Two copies of this sequence are coupled to a photostable red fluorophore, cresyl violet, to create the Magic Red caspase-3/7 substrate MR-(DEVD)2. In the intact MR(DEVD)2 substrate, the fluorescence has been quenched. Maximum fluorescence potential is achieved upon cleavage of both DEVD side chains by activated caspases 3 and 7.

MR has been shown to work in human, rat, and mouse cells, among other species. A baseline level of DEVDase activity is present in all cell lines. Apoptotic cells will fluoresce red and have pronounced red lysosomes and mitochondria. Healthy and non-apoptotic cells will exhibit very low levels of background red fluorescence evenly distributed throughout the cell (Figures 2-4, 7-9). This background level of substrate activity could be the result of constitutively synthesized serine proteases that target analogous aspartic acid sequences for hydrolysis. Cells in more advanced stages of apoptosis, containing peak levels of DEVDase activity, will display brighter red fluorescence than cells in earlier stages of apoptosis.

The MR fluorophore, cresyl violet, fluoresces red when excited at 550-590 nm. The red fluorescent signal can be monitored with a fluorescence microscope (Figures 2-4, 7-9), plate reader (Figure 10), or flow cytometer (Figures 11 and 12). It has an optimal excitation of 592 nm and emission of 628 nm in aqueous solutions. At these higher excitation wavelengths, the amount of cell-mediated auto-fluorescence is minimal. The excitation peak is rather broad, allowing good excitation efficiency at 540-560 nm. In flow cytometry applications, optimal results can be achieved using an orange 594 nm laser and a 685/35 filter pairing, or similar. However, good results have also been generated using a more common 640 nm red laser excitation with a 675/25 filter pairing.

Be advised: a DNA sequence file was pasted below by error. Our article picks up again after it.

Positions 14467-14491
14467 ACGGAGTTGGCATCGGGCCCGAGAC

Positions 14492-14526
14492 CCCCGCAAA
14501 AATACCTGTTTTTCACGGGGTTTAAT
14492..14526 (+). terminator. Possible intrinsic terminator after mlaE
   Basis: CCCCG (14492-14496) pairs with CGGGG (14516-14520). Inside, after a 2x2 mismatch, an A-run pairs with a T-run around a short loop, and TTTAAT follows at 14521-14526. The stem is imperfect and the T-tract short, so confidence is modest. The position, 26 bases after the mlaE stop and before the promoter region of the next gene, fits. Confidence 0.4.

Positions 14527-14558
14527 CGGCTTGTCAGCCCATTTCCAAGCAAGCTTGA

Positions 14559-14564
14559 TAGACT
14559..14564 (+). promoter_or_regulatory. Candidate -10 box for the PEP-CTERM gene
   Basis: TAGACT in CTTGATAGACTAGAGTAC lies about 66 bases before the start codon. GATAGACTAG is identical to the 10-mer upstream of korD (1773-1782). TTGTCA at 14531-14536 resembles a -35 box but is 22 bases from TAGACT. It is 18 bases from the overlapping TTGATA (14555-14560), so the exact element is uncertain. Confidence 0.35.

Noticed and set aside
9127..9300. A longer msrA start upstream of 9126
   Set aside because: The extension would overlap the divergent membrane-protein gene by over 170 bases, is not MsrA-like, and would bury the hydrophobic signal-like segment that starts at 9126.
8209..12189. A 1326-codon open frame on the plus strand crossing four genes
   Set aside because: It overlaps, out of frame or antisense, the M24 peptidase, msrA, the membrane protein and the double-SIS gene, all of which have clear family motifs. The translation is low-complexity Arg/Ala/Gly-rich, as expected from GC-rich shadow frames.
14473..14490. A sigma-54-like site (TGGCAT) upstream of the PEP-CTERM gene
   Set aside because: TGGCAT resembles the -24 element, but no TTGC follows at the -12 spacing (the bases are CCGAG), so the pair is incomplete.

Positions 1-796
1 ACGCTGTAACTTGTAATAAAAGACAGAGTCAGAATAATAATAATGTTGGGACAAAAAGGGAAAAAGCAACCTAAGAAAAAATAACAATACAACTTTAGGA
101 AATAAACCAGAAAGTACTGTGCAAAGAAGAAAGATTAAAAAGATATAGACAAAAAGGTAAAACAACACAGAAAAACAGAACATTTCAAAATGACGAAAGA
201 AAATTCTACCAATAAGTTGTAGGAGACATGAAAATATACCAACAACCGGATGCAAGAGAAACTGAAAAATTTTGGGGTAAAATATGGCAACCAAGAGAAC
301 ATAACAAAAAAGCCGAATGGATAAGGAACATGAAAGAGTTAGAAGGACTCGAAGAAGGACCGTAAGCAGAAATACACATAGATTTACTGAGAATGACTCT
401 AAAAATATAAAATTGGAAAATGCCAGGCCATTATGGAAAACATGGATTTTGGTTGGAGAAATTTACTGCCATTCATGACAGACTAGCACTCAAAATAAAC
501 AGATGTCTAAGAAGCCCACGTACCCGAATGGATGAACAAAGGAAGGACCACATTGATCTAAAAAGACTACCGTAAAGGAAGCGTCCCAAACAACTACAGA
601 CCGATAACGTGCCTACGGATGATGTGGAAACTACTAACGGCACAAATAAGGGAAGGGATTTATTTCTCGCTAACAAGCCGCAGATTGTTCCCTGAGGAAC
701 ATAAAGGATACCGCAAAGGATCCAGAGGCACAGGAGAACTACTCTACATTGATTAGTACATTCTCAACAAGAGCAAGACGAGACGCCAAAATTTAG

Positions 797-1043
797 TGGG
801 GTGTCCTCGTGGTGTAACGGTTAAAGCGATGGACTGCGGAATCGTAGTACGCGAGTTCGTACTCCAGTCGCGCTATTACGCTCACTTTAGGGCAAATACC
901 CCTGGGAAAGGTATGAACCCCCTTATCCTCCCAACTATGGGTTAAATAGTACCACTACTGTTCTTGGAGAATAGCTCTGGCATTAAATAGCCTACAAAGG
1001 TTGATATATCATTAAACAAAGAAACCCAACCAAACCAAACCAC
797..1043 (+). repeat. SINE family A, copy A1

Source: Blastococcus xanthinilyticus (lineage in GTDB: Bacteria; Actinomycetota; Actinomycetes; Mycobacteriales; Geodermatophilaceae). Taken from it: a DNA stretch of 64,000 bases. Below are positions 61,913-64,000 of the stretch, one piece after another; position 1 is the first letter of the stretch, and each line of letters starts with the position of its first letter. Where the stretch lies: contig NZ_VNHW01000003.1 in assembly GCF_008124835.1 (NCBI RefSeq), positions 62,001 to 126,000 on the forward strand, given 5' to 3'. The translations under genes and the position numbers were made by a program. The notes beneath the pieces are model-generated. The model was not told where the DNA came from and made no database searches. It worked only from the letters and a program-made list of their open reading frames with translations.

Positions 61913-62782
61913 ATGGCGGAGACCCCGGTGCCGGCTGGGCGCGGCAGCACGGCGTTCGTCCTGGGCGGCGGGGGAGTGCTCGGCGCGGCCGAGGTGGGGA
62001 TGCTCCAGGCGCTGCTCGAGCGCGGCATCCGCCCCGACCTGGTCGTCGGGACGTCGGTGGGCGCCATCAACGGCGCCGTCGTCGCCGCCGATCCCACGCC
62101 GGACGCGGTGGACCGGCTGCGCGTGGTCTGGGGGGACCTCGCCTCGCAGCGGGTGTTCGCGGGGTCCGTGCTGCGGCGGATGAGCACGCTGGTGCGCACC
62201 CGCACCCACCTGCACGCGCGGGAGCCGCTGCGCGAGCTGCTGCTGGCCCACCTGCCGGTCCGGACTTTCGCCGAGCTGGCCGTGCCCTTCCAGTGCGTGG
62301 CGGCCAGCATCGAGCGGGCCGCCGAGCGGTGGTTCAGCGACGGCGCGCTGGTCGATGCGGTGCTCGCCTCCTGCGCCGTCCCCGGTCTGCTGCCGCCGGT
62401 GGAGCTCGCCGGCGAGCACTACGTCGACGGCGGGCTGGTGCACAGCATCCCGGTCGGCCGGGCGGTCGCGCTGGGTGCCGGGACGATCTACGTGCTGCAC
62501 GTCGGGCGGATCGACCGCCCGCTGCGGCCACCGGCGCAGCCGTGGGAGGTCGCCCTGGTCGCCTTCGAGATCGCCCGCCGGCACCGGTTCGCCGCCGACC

590 nm / 628 nm
Fluorescence Microscope, Fluorescent Plate Reader, Flow Cytometer
Cell culture, tissue
Domestic: Overnight Delivery; International: Priority Shipping
United States
  1. Prepare samples and controls
  2. Reconstitute Magic Red with 100 or 400 µL DMSO
  3. Dilute Magic Red 1:5 with diH2O
  4. Add diluted Magic Red at 1:15-1:30 to suspension cells
  5. Incubate while protected from light.
  6. Watch color start to develop within 15 minutes of addition of Magic Red
  7. If desired, label with additional stains, such as Hoechst, DAPI, or an antibody.
  8. Analyze with a fluorescent microscope, fluorescent plate reader, or flow cytometer. Magic Red has a maximum excitation at 592 nm and emission at 628 nm. Good fluorescence images can be obtained at 510-560 nm excitation and >610 nm emission.

If working with adherent cells, please see the manual for additional protocols.

Kit 935: 25 Tests
  • MR-(DEVD)2 Reagent, 1 25-test vial, #6131
  • Hoechst 33342 Stain, 1 mL, #639
  • Acridine Orange Stain, 1 mL, #6130